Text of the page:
Understanding Gospel Culture and Heritage

So what of the Order of the Thistle? This was a very interesting Service to attend. The Dean of the Thistle  in his short address  reminded His Royal Highness Prince William to devote his life to the honour of God, to the maintenance of Christ's most holy Evangel,( in other words the gospel), and to the Service of Her Majesty the Queen.  All this is a highlights that at the heart of our Monarchy is a wonderful Christian heritage. Gospel values  can continue  to have a relevance and significance for  a culture even though somehow in many issues we have lost our  way. The challenge facing  the Christian Community is how we commend the Gospel to those who are searching for a philosophy and a polity that will direct public life and have an inclusive agenda for all. There is a marvellous section in the book of Ephesians where Paul argues that the day will come " When all things will be under one head, even Christ." Eph. 1. 9-10 I find this a fascinating picture of the inclusive nature of Christ and his Gospel. There are hidden depths to the Gospel that none of us have plumbed.  Paul continues with  this theme writing  to the Corinthians. In 1Cor. 2.9 he suggests that "eyes has not seen nor ear heard." This is a great lesson for all of us to walk humbly as Christian people, because we don't know everything. Yet we can know enough to give us a confidence  that all things will work out for the good of those who love God. It was a great privilege to have  been able to choose the scripture readings that were broadcast across the nation last Wednesday.  It was important to pick scripture that would sound inspirational for such an occasion. Could anything beat Psalm 46 ?  This was read by the First Minister , it has so many memorable phrases . Just think of them: 1. God is our refuge and strength an ever present help in trouble 2.Therefore we will not fear though the earth give way etc. 3 There is a river whose streams make glad the city of God. 4 The Lord Almighty is with us the  God of jacob is our refuge 5 Come and see the works of the Lord 6 Be still and know that I am God ; I will be exalted among the nations The Bible is full of these amazingly affirming words of hope. I believe we need to be a lot more hopeful as Christians. It's time to ditch the pessimism that we all have allowed to settle over many parts of the church.  Over the past few days I've been greatly hearted to know that the providence and purposes of God continue to be fulfilled. We need to be men and women looking for the City of God and while we look, we need to be  creating outposts of the city wherever we find ourselves. I guess that is why I made the effort to go to T in the Park last Friday in order to support the work of Street Pastors.  I'm glad I made the visit on Friday. Although I went prepared, the rain, it  stayed away, but unfortunely the heavens opened on Saturday. II was  welcomed by Sandy Scrimgeour  and Sandy Gunn. There was a team of around 20 pastors  contributing to the  much larger team of welfare  workers  all  seeking to  look after  the well being of  the 75,000 people who attend the event over the weekend.  Geoff Ellis the Director of the event explained how he took seriously as did his Company DF Concerts the ever increasing role that T in the Park plays in the life of young people in Scotland. It was an interesting conversation because there is no doubt that events like these are wrought with much danger, recognising the part alcohol plays in the event. However there is no doubt   T in the Park also provide for a deeper community spirit that is lacking in many  areas of  all our cities. I look forward to seeing how during this year I  might be able to begin to stimulate a conversation around the place of the arts and the role they play in creating community and social cohesion. I was further made welcome by one of Geoff's staff Gail Mackenzie who took the time and effort to show me around the hospitality area of the event. The question is how can the Christian Community be of service to the 75,000 revellers who attend the event. Let's hear what you think. After a very early morning return, it was up bright and early on Saturday  to get a train to attend the General Assembly of the URC . I was glad if my coat. The rain seemed to be falling out of the sky in bucket loads.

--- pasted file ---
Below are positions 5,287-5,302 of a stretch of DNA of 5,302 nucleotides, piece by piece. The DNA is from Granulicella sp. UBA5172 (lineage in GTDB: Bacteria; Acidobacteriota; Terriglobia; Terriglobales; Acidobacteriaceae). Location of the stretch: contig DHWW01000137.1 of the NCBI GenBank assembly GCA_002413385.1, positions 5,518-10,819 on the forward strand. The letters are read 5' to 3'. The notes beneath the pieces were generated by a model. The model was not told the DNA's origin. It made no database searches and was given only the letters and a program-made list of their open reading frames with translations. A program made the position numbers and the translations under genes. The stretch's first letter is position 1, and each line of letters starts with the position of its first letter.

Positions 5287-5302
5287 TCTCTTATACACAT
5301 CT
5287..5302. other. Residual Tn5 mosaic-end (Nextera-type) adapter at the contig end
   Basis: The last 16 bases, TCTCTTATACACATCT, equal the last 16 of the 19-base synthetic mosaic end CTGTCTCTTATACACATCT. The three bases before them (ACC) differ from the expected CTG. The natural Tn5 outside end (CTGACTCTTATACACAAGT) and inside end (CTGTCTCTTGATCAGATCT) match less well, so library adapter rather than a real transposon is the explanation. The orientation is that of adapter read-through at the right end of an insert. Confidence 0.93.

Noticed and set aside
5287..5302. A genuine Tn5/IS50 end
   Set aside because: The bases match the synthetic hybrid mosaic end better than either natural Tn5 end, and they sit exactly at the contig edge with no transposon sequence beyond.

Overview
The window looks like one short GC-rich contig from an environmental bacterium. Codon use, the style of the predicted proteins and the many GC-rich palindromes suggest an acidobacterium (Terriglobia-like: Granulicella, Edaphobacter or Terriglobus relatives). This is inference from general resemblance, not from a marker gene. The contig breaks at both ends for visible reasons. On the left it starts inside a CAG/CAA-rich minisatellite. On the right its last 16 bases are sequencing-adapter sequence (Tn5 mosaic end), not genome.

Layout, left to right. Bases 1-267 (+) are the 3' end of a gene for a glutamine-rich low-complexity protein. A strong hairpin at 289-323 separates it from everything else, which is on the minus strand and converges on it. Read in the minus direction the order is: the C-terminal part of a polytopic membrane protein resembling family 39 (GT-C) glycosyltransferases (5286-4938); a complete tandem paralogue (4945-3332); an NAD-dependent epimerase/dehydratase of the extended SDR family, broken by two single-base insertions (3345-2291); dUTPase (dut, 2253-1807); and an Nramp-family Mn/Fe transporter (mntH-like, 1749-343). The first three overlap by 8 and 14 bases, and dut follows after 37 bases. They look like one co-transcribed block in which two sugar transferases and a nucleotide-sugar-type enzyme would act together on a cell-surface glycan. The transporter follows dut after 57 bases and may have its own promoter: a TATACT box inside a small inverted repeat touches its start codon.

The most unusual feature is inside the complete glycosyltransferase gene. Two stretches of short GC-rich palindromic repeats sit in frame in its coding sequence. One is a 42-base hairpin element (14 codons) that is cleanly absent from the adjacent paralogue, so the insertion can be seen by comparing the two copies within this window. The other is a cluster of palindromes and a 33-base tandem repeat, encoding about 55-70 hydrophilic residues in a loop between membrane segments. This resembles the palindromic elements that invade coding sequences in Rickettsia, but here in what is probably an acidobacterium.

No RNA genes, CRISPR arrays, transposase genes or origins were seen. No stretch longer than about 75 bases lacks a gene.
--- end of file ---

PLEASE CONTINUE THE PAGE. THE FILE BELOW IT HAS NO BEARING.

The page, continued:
Posted By: Julia Ann   On: 11 Jul 2012   At: 9:09pm

You are having a busy time and it is wonderful to be following it.  T in the park and meeting the street pastors would be good, and every event u have attended - hope you have a wonderful year and return with many interesting stories   All the best